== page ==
Katelyn Ocker headshot

On January 11th, 2022, the United States Justice Department announced the creation of a specialized unit with a focus on domestic terrorism. This announcement comes only a little over a year after the January 6th riot on the Capitol Building. The riot exemplified the serious issue of domestic extremism within the United States and brought to light the lack of government focus on this growing issue. Domestic violence has grown within the past few years, with Assistant Attorney General Matthew Olsen stating that the number of FBI investigations into domestic violent extremist cases has more than doubled since 2020¹. Concerning just the January 6th riot, about 2,000 to 2,500 people entered the Capitol Building, with currently more than 725 people arrested for their connection with the riot². The large scale of this event led to the Biden Administration to provide a new strategy to counter domestic terrorism.

In June 2022, the National Security Council released the new National Strategy for Countering Domestic Terrorism. This executive policy focuses on four pillars to counter domestic extremism. The first pillar focuses on understanding and sharing domestic terrorism-related information. The United States government plans to improve its techniques concerning domestic terrorism analysis and information sharing. Under this pillar, the Department of State will analyze foreign entities linked to American domestic terrorism with the goal to discover their label within the United States. Pillar two focuses on preventing domestic terrorism recruitment and mobilization to violence. To prevent these issues, the U.S. government will place a focus on strengthening its resources and services, while also turning attention to the threat the internet plays in this area. The third pillar places importance on disrupting and deterring domestic terrorism activity. To achieve this goal, the U.S. government will increase funds towards deterring domestic terrorism by an additional $100 million. This budget set for the 2022 Presidential Fiscal Year has yet to be approved. The fourth and final pillar plans to confront long-term contributors to domestic terrorism. This issue is deeply embedded in America; however, the U.S. government will attempt to reduce and protect Americans from hatred stemming from racial, ethnic, and religious reasons.³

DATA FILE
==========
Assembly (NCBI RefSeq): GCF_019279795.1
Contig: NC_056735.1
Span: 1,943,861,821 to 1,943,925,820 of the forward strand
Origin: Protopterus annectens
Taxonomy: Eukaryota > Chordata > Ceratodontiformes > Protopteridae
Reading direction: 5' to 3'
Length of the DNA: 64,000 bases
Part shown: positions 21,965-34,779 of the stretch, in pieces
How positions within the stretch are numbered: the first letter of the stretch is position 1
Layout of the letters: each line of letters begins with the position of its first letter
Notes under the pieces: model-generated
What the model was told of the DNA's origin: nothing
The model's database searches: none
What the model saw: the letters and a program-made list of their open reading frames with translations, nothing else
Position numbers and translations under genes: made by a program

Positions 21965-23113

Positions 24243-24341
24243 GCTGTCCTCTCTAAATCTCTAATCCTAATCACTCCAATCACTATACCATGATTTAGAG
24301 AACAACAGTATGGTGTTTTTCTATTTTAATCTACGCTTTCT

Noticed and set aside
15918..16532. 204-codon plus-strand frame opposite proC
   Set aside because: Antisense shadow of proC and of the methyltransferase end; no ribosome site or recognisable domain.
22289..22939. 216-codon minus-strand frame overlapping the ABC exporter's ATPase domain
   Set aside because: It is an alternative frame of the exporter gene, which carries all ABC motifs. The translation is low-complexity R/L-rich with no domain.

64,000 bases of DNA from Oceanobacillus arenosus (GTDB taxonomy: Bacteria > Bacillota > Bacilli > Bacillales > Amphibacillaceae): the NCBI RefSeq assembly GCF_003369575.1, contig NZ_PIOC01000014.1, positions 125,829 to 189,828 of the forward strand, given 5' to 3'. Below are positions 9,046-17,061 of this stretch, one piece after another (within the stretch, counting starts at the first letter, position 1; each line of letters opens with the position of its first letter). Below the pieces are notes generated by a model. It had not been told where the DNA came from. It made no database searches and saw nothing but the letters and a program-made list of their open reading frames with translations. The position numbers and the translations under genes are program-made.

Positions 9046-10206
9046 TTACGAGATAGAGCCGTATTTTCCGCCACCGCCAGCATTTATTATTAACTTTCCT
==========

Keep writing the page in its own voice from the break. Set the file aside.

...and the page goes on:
The hatred focused on specific groups throughout America has created many extremist groups that could be a threat to U.S. security. Two of these groups, the Proud Boys and Oath Keepers, were some of the main groups involved in the January 6th riot. About forty people who were charged regarding the attack claimed involvement with far-right groups like the ones aforementioned⁴. Specifically, eleven members of the Oath Keepers were charged concerning the January 6th riot, including their leader, Stewart Rhodes ⁵. This coordinated attack from extremist groups and individuals was widely posted about on social media sites before and after the attack⁶. The January 6th Capitol riot exemplifies the growth of extremist groups and the significant impact the internet poses for recruitment and group action. This was not the first time, however, that extremist groups have taken large actions to make their intentions known. In 2017, the “Unite the Right” rally took place in Charlottesville, Virginia. This rally included extremists from the far-right community, including alt-right groups such as the Proud Boys⁷. These events highlight the recent growth of right-wing extremist movements within the United States, however they are not the only type of extremist groups.